The Tricks of Training for Speed (And Developing a Speed Workout)

Lots of athletes want to get faster, but a lot of guys don’t know where to start when it comes to training for speed.

Most guys get confused because there’s not a lot of good guidance out there. On the internet, there’s only surface level info, forcing athletes to dive head first into heady textbooks to get their info on how to get faster, but most are unwilling to do that.

Luckily, I’ve already read the heady stuff, so you can get a full guide to training for speed below. Some of the tips might even help you get faster today.

Also, I’ll post a short video related to this topic as well.

The Three Phases of Speed

Generally, there are three accepted phases of speed:

  1. Acceleration
  2. Transition
  3. Top Speed

The transition phase happens naturally, and it seems to confuse most athletes when thrown into the mix, so for your purposes, you need to work on top speed and acceleration.


Acceleration is building up to a top speed as fast as you can from a dead stop. This phase is focused on creating the best body angles for you to do so.

To improve your acceleration ability, you’ll pick speed drills that force you into these efficient body angles. You can find some on my YouTube Channel.

In addition to speed drills, there are also strength training movements that will aid you in acceleration as well.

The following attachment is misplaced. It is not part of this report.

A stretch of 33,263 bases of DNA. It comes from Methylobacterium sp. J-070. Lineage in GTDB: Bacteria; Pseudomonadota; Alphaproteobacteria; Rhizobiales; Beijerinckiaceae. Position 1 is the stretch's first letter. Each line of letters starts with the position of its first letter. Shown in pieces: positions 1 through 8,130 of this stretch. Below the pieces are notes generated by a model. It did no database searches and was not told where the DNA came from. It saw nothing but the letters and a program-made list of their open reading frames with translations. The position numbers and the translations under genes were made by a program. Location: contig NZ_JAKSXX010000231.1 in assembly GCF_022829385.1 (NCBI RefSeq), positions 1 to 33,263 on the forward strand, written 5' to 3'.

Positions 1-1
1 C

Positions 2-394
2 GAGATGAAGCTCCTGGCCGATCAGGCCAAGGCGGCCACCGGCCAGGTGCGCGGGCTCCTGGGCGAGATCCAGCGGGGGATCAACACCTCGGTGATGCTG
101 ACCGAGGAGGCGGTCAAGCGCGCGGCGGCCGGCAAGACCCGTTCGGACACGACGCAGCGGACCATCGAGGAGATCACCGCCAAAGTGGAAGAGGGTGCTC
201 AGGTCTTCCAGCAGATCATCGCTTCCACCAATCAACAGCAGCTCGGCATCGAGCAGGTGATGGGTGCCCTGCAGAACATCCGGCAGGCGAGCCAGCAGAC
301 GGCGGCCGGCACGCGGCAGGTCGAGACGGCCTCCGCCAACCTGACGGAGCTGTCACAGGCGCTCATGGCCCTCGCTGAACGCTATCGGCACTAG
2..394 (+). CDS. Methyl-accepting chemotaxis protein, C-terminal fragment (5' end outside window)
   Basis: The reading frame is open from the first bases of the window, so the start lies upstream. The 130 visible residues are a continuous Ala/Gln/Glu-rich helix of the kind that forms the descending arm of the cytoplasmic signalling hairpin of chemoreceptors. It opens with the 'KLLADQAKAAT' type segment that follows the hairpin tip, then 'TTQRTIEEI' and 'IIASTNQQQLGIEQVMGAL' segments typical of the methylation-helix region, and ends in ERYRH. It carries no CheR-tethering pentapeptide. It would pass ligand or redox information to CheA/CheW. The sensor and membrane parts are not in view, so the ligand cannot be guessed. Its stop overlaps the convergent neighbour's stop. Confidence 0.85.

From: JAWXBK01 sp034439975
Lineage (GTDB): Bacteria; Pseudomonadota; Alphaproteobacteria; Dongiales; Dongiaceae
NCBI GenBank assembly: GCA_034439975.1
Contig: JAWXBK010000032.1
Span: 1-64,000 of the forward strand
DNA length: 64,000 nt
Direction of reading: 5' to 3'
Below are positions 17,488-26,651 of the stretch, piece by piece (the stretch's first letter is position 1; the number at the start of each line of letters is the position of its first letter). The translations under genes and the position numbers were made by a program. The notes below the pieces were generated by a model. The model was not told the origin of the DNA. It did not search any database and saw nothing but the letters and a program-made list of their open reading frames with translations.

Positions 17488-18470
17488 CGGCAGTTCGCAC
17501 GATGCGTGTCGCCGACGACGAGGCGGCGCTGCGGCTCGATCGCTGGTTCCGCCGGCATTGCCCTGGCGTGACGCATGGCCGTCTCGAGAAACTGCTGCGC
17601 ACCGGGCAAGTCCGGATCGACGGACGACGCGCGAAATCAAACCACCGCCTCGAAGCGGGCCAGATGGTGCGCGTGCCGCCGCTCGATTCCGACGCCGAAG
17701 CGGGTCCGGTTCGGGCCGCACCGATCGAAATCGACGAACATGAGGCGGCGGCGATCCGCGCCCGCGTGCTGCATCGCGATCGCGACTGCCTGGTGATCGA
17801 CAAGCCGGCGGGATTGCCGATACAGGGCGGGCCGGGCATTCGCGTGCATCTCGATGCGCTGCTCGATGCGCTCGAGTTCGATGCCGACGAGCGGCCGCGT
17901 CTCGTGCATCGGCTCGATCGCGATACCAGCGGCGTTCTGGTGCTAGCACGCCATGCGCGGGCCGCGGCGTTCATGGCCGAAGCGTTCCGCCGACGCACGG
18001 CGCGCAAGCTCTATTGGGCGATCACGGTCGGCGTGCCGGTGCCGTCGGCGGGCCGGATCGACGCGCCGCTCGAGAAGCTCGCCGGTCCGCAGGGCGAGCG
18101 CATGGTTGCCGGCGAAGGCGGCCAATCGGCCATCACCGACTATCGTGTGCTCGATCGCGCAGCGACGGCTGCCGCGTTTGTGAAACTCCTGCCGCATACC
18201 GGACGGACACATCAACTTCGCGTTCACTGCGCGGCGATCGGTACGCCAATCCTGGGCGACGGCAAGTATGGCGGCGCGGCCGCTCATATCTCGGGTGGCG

Top Speed

Top speed really comes down to efficiently maintaining the speed you’ve generated in the acceleration phase.

Your ability to do this is based on your mechanics.

Most athletes, however, have wonky mechanics that allows energy to leak out of their bodies, resulting in less than optimal top speeds. The way to fix this is with speed mechanics drills that make you more efficient in the top speed phase.

Picking Your Speed Drills

Selecting your speed drills depends on which aspect of speed you want to work on for the day – top speed, acceleration, or even change of direction. Generally, I don’t like to mix different aspects of speed on the same day, dedicating each day to a different aspect of speed.

One day, I’ll pick change of direction, another I’ll do solely acceleration, and some days I just focus my efforts on top speed.

When To Do Speed Drills?

When it comes to training for speed, you want quality.

This means that your speed work comes at the beginning of your workout, directly after your warm-up. 

Before you touch any kind of weights, get your speed done while you’re sharp.

How Many Speed Drills to Do In Your Speed Workout?

As I said above, training for speed is about quality.

That being the case, I usually limit speed movements to about 3 or 4 per workout, but, if you’re feeling extra saucy, you can go up to six.

Again, we don’t want to exhaust ourselves, causing breakdowns in form and technique. This will just reinforce bad habits that we’re trying to break with our mechanics and other technique drills.

Our goal is to get faster, not run ourselves into the ground.

Want to Learn Advanced Speed Concepts?

Through the years, I’ve learned from some of the best speed coaches, read some of the best books, and of course, have done my fair share of reading research papers.

If you’re interested in taking your speed to the next level, with advanced speed concepts, click the link below to get my Advanced Speed Series absolutely free.

All you have to do is put in your email.

Hit the link below to join in, and get faster:

Get Your Free Advanced Speed Series (click me)


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